The first time I read an excellent book, it is to me just as if I had gained a new friend. When I read a book over I have perused before, it resembles the meeting with an old one.
-- Oliver Goldsmith
New books come out on Tuesdays. I'm not sure when this happened, or why, but they nearly all do now. I don't work at the bookstore Tuesday/Wednesday. That's my weekend. I don't mind at all. Easier to to navigate the grocery stores. Come Monday I try to make sure to review the carts that won't go down to the sales floor until the following day. Have to love a sneak-peek at Coming Attractions. There's always something: a long awaited theatrical memoir, a new book of essays, a handsome reissue. But it's winter. These last days before the arrival of Spring are a notoriously lean time, in publishing as elsewhere. The real holidays are long gone. Valentine's Day doesn't offer much book-wise but bromide. President's Day is mattress sales -- another retail mystery I accept without curiosity. St. Patrick's Day never sold a single copy of Seamus Heaney so far as I ever saw, or brought an actual Irishman into the bookstore. So not the most auspicious moment for the new. And this Monday? This Monday I saw bupkis on them carts.
Honestly though, how hard was I looking? I probably ought not to say so, but I may not care so terribly much anymore, at least on a personal level. War, pandemic, end of the world -- there's been a lot to worry about lately. Potential bestsellers ain't it. Nonetheless new books coming in constitutes the life's blood of the bookstore, any bookstore, so even if I am unlikely to read them, I am always glad to see new books -- as surety of my continued employment. If I am not much exercised to see the latest car added to the ongoing apology train from the last administration, or yet another novel of Iowa Conference angst arriving in a brightly colored, geometrically challenging dustjacket, that doesn't mean I've given up. I'm distracted by reality right now, and I may just be a bit tired of the latest publishing trends. (Florals!) Much as I may sigh at seeing so much that is familiar without being welcome, I am more concerned here with what I don't see.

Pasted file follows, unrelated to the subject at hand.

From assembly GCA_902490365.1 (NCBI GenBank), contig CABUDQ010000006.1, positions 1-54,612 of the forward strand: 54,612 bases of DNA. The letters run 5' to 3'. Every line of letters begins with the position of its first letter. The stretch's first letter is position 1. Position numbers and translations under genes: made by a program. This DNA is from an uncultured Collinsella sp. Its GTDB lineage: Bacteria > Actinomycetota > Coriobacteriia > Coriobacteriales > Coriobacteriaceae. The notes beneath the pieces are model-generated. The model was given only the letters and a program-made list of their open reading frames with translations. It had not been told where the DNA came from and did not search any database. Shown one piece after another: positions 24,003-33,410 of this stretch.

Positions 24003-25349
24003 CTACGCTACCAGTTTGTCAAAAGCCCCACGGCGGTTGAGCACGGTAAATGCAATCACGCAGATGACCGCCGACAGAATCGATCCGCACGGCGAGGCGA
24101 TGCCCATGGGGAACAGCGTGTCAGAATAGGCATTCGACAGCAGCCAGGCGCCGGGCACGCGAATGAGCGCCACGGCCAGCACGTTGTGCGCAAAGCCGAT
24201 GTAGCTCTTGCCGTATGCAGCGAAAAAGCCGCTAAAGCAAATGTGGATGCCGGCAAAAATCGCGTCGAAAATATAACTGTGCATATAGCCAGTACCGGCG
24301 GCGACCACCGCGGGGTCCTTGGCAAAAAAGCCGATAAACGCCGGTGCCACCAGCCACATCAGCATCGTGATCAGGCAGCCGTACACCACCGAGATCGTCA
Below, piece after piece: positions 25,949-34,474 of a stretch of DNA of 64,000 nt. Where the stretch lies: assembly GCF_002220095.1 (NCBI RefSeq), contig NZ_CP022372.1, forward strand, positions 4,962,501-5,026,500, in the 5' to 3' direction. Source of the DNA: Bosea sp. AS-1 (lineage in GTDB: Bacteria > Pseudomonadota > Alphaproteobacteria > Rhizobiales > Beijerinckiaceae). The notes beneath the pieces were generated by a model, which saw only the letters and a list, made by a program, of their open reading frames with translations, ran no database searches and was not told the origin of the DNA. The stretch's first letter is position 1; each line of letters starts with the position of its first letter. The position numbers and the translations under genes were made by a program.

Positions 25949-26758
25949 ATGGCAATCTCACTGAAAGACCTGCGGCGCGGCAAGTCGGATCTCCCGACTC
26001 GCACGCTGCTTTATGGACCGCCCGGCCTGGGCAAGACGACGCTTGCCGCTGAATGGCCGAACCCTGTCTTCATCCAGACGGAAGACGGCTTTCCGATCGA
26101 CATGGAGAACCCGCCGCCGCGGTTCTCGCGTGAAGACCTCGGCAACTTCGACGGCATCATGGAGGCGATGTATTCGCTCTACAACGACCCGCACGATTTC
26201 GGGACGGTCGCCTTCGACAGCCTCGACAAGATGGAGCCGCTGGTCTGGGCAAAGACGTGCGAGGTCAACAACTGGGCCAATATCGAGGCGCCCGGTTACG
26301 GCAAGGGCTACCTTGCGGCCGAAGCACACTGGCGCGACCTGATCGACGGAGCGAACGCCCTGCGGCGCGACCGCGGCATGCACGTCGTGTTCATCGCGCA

Time was when book sales were driven by what we call "the backlist" -- or so at least old booksellers tell ourselves. This would be the largely mythical and much lamented depth of representation on bookstore shelves of previously published books: the complete oeuvres of established authors, all the available titles on chicken farming, or C++ computer language, dog books by breed, and the like. When I started working in bookstores thirty five years ago coworkers and publishers' reps were already in sackcloth and ashes at the decline of the backlist. Heretical as it is, I'm not now convinced that we were ever right about the centrality of backlist to our business. Custom more than custom, so to say. I begin to think our shoppers didn't care all that much, or not nearly so much as we did. Meanwhile we counted those same copies of persistent, unsold backlist, physical inventory after physical inventory -- usually until they yellowed and died on the shelf of old age. Nothing so sad as a dead Penguin. Our business model then was predicated on what you might call "the off chance": the off chance that someone might yet want this one's early short stories or that one's first novel, or not one but three books on cooking pasta. We liked to think we could answer nearly any enquiry with an assured, "Indeed we do," but honestly? Never true. Even when we seemed to have everything, some mean little man would find a reason to smirk at our lack of something else. Citrus you say? Yes, but do you have bergamot? It was never a perfect world. Also, everything, or almost everything we did then took more time: ordering books, getting books, selling books, returning books. We just didn't care so much about time and neither did our customers. Much as I miss it, I think the function of backlist even in those much misremembered glory days may have been primarily decorative; meant to comfort the literate and humble the proud. Nowadays the very idea has the musty smell of an abandoned barrel; so big, so broad, so useless, and so quaint.
I am not yet a complete convert to the new business model of "just in time" ordering and "lean" inventory management. Too many gaps to mind, too few of most things to make much of a display. It can all feel as thin as a model's wrist. Different standard of beauty I guess. Still, all the better for the bottom line, though I never was much good with numbers so I take that on trust. Even I can see that this new model works well enough once you get the hang of it, certainly no worse than the old way, but rather the way a stationary bike does: stable base, quantifiable results, and healthier in the end, but a bit sweaty and grim to witness in practice and not going anywhere interesting.
One of the seemingly unintended consequences of making bookstores grind and gear-change this way just to keep up has been the inevitable regret for what gets left behind. True, bookstores look different and not always in a good way, but it all works much the same way for our customers. It can be a shock to find our computer books all on just the one shelf for example. But no one walking into a bookstore today would be struck by any obvious increase in pace. Still pretty chill on the sales-floor, brah. If anything the offices off the sales-floor have gone quiet in a way no one could have foreseen twenty years ago when there were easily twice, or three times as many people working there. Hard to muster much esprit de corps when the espit is willing but the de corps are few. Still, we manage. Retail is hope or it's nothing. What's most conspicuous, at least to me, are not the books we don't have anymore but the books we aren't likely to see again.